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Autism and schizophrenia have often been linked in some form or another, from the early days of diagnosis to cutting-edge genetic studies. Until the late 1970s, autistic children commonly were wrongly diagnosed as having childhood schizophrenia. Although later diagnosing methods established a clear difference between autism and schizophrenia, genetic studies have established a link between the two, finding that they may have similar origins during fetal development.
The exact relationship between autism and schizophrenia is still under discussion, yet genetic studies have shed new light on the link between the two conditions. The mapping of the whole human genome, completed in 2003, greatly facilitated the finding of similar genes and mutations among autistic and schizophrenic patients. This prompted some researchers to believe that autism and schizophrenia share a common origin. Studies made in 2008 and 2009 found that autism and schizophrenia patients share certain clusters of genes as well as similar DNA fingerprints. Other studies found that patients with both conditions had unusual brain growth in their infancy.
Through the human genome study, scientist have found that people with schizophrenia and those with autism share an irregularity in the same genes. People without these disorders have two copies of these particular genes. Autistic people have only one copy and people with schizophrenia have too many copies. So, while they're fetal development origins may be similar, this study showed the two conditions may be genetically quite opposite from one another.
Another study performed in 2008 indicated that schizophrenia and autism — and the way the brain develops — may be linked to the genes provided by the father versus the genes provided by the mother. The theory purports that a shift toward the father’s side would result in a disposition toward objects, patterns and mechanical processes, with a noted lack of social development; this would mean the child may be more likely to have autism or similar conditions such as Asperger’s syndrome. On the other hand, a genetic inclination toward the mother’s side would place an emphasis on emotions and moods, the extremes of which can lead to schizophrenia but also bipolar disorders, depression, and anxiety.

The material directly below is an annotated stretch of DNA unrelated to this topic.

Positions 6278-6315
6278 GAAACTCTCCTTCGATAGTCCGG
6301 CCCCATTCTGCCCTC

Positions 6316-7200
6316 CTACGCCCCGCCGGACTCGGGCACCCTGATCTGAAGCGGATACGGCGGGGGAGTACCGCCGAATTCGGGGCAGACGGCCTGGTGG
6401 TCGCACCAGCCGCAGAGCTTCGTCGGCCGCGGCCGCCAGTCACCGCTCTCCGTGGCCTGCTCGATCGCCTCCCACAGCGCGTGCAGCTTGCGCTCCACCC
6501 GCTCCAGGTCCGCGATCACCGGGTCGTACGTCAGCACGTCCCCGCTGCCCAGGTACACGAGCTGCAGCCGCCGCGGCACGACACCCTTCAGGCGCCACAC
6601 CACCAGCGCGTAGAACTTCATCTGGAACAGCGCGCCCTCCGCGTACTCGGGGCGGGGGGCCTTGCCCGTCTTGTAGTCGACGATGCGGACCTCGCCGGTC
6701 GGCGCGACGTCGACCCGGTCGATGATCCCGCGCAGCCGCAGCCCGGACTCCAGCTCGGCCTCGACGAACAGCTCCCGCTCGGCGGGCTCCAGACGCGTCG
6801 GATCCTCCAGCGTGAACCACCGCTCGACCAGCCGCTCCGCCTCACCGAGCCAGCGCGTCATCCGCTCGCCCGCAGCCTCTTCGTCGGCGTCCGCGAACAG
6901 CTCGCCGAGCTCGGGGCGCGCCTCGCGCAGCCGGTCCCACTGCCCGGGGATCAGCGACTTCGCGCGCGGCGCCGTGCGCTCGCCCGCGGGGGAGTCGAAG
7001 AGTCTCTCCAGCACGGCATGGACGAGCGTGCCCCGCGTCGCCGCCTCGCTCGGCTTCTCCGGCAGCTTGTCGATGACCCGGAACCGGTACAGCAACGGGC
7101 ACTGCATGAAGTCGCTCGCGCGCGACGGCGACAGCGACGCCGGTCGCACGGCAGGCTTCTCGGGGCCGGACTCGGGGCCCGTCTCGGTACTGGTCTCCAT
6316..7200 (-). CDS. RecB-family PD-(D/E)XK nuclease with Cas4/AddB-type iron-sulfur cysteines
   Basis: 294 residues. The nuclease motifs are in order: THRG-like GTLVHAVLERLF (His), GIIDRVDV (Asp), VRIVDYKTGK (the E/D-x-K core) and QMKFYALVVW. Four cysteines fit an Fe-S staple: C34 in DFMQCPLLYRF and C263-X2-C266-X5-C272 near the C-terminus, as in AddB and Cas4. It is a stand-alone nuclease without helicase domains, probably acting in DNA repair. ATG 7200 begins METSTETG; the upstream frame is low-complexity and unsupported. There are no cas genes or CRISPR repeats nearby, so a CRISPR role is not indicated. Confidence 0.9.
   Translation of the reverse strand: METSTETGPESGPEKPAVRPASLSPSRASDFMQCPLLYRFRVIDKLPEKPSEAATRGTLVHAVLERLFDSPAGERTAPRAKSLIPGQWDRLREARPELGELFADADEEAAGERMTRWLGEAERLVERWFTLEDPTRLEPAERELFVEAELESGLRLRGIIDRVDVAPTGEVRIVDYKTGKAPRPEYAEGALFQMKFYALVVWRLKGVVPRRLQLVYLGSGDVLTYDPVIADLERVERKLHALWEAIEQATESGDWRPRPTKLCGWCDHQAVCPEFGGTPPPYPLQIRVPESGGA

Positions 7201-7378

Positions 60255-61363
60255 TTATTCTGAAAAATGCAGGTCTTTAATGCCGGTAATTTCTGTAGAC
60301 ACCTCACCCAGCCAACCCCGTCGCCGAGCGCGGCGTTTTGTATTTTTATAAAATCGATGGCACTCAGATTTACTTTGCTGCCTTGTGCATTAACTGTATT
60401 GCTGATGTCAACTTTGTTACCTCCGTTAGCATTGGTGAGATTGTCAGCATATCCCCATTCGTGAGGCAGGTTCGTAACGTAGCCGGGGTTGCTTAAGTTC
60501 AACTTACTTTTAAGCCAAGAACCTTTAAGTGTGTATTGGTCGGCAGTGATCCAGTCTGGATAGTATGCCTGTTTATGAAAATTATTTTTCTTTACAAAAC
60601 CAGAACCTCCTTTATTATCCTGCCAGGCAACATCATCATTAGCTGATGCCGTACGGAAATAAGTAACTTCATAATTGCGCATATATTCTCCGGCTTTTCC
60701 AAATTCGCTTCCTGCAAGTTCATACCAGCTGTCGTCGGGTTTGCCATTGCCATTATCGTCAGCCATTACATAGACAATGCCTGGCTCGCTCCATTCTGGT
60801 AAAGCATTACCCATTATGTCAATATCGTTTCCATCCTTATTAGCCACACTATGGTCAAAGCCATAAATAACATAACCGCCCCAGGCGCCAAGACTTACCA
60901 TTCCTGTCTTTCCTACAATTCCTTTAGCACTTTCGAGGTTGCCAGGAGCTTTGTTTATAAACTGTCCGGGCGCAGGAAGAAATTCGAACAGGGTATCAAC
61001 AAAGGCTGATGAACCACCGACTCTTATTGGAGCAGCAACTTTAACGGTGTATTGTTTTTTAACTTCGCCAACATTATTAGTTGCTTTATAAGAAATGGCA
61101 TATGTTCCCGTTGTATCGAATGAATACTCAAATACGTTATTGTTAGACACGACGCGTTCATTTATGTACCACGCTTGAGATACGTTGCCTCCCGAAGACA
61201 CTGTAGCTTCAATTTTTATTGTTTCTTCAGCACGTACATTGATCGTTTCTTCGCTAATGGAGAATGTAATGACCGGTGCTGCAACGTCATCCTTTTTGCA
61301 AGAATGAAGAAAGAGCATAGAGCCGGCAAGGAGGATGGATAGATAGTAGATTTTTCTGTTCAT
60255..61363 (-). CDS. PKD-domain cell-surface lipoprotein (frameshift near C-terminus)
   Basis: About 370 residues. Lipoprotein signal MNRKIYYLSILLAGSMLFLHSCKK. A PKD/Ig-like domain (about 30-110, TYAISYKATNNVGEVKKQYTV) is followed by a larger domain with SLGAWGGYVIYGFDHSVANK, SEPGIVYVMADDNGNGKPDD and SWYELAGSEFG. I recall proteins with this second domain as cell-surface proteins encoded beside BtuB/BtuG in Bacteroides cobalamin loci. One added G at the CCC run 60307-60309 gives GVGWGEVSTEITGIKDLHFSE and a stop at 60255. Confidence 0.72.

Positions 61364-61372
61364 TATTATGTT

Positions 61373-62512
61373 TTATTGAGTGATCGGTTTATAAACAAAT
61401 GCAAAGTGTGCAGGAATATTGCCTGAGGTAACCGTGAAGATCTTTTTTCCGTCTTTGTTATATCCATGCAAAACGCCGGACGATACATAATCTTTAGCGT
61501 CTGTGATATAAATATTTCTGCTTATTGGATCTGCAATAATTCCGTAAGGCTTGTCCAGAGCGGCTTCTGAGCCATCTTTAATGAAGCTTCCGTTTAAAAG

In essence, if the theory is correct, this places autism and schizophrenia at opposite ends of the neurological disorder spectrum. Their approach, which widens the scope of research beyond that of mere genetics, has prompted other researchers to look at brain disorders from new angles. New studies based on this theory could very well bring along a whole new model of psychiatric diagnosing and treatment.
I've seen stories about parents who have autistic children with "schizophrenic features." That must be terrifying for the parents. I've read the articles where they say they are simply unable to break through to their children, because they seem to be trapped in an inner world, populated by unseen people and objects -- usually objects, like talking cars and the like.
With the mental health system in the US like it is, I can't even imagine how these parents get any kind of therapy and/or assistance for these children.
It's odd how many traits autism and schizophrenia share, though, which still argues for the common genetic origin. In both disorders, people are often withdrawn and are seemingly living "in their own worlds." They often have problems interacting appropriately with others, as well as having angry/frightened outbursts where they attempt to harm themselves, often for no apparent reason.
The difference is, of course, that persons with schizophrenia tend to have severe hallucinations/delusions, while persons with autism are more likely to fixate on actual objects, like trains or flags. Both persons tend to focus on these things in preference to interacting with others.
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